Document Type

Working Paper

Publication Date

2005

Abstract

This Population Council working paper examines the causal structure of the relationship between child mortality events and subsequent fertility during a time of rapid decline in fertility in Bangladesh. Results lend support to the hypothesis of an insurance effect, while demonstrating that its demographic significance is likely to be less prominent than that of replacement behavior. Findings indicate that the insurance motive remains intact even after total fertility declined to fewer than three children per woman. The well-documented role of gender bias as a determinant of child health and survival is also a factor in child-replacement decisionmaking. Although the rapid fertility decline in Bangladesh transformed reproductive behavior in less than a generation, no evidence shows that the effect of son preference on replacement motives has changed as the fertility transition has progressed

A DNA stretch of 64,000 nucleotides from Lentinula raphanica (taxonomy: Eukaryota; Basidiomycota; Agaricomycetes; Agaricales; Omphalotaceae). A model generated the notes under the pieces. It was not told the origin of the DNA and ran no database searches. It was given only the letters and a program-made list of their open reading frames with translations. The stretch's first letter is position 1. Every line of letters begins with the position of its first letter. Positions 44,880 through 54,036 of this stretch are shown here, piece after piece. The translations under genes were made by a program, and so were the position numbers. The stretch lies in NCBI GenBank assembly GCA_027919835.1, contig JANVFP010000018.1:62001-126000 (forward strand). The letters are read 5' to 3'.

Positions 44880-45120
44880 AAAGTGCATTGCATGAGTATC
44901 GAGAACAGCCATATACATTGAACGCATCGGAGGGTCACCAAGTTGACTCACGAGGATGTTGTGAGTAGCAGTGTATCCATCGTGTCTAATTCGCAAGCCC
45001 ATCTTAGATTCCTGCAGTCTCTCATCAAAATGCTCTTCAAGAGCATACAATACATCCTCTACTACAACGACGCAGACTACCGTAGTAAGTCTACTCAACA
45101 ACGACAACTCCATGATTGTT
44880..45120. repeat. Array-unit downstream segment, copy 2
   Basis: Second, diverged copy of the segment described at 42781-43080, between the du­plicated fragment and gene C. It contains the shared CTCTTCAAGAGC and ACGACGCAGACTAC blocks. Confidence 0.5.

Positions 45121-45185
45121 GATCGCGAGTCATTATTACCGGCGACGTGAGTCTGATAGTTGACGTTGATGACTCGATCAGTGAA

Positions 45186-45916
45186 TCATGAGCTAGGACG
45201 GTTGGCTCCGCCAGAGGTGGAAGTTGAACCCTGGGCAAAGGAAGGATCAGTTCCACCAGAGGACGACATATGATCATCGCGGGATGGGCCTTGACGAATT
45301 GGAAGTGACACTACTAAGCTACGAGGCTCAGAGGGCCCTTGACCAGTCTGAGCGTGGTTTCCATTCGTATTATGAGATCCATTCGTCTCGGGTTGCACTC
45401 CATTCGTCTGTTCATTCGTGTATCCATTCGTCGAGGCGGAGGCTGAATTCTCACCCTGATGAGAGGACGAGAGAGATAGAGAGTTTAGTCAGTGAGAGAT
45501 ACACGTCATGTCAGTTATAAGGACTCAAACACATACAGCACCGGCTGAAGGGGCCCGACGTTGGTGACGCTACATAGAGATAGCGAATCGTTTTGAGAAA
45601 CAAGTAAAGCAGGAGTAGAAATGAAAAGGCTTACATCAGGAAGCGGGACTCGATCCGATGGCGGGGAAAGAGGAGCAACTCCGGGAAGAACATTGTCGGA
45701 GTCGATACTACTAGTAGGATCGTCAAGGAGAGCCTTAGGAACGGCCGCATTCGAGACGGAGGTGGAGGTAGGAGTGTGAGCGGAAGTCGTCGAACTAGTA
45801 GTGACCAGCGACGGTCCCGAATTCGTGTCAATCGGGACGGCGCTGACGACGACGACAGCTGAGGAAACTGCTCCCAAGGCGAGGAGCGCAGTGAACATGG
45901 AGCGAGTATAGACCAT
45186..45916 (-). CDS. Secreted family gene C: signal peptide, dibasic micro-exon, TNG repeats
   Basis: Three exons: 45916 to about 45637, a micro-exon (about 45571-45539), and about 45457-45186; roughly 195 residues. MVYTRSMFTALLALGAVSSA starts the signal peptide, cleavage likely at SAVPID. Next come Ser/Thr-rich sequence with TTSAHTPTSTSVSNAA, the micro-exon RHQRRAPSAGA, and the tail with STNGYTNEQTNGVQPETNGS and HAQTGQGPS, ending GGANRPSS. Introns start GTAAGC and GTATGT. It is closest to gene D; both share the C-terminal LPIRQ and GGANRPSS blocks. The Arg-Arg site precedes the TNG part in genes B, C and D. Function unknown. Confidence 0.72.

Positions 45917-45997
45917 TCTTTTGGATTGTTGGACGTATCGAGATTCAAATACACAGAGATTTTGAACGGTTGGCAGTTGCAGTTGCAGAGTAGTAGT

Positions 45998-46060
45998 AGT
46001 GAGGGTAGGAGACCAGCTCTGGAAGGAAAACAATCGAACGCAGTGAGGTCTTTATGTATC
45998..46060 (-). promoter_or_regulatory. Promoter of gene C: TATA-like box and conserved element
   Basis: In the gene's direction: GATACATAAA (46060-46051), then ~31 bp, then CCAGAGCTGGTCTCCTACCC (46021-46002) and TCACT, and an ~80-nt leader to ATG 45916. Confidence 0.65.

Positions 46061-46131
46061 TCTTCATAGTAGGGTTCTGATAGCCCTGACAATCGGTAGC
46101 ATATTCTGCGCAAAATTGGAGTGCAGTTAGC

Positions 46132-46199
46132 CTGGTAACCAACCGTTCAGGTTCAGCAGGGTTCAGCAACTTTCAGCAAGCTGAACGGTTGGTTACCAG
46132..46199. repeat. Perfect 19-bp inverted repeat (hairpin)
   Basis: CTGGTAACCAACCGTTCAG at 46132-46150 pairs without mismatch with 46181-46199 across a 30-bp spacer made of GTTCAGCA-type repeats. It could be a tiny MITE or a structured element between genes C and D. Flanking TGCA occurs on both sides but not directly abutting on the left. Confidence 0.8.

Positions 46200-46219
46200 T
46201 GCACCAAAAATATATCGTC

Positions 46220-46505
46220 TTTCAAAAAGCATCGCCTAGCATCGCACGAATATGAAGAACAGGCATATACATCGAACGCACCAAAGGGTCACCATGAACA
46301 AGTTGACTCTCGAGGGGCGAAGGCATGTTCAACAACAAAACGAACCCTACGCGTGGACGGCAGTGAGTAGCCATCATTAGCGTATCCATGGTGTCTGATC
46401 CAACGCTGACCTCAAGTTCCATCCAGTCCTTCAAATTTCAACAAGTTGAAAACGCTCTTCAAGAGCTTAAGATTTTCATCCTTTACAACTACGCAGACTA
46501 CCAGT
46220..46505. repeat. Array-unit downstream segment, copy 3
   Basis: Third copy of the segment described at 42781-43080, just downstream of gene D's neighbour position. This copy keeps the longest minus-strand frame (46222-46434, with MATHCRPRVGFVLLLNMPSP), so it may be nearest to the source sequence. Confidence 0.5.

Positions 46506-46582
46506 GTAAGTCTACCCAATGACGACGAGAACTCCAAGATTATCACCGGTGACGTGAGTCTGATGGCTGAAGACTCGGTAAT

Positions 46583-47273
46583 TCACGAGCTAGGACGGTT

DOI

doi.org/10.31899/pgy2.1036

Language

English

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